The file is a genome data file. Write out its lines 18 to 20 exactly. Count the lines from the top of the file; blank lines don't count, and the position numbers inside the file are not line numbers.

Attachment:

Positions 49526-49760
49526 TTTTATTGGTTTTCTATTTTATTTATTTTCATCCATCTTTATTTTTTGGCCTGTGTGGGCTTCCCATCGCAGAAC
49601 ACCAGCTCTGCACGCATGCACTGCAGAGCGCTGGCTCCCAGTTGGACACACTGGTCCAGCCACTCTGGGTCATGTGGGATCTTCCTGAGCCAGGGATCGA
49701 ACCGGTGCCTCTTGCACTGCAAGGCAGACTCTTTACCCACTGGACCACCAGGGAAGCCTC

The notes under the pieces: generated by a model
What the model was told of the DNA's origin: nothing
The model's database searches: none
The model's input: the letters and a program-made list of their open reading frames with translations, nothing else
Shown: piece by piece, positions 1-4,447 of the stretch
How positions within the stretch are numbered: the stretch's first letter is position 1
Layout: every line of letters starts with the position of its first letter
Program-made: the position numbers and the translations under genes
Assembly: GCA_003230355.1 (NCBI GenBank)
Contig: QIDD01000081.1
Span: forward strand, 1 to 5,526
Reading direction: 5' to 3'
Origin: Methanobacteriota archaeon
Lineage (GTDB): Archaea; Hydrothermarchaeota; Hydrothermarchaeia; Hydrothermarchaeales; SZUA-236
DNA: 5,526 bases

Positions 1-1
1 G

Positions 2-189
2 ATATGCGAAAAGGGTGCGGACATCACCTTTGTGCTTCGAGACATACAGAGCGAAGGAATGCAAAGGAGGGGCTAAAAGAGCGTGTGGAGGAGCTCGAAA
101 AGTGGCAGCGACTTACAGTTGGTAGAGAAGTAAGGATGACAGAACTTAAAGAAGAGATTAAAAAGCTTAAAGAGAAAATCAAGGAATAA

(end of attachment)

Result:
Lineage (GTDB): Archaea; Hydrothermarchaeota; Hydrothermarchaeia; Hydrothermarchaeales; SZUA-236
DNA: 5,526 bases

Positions 1-1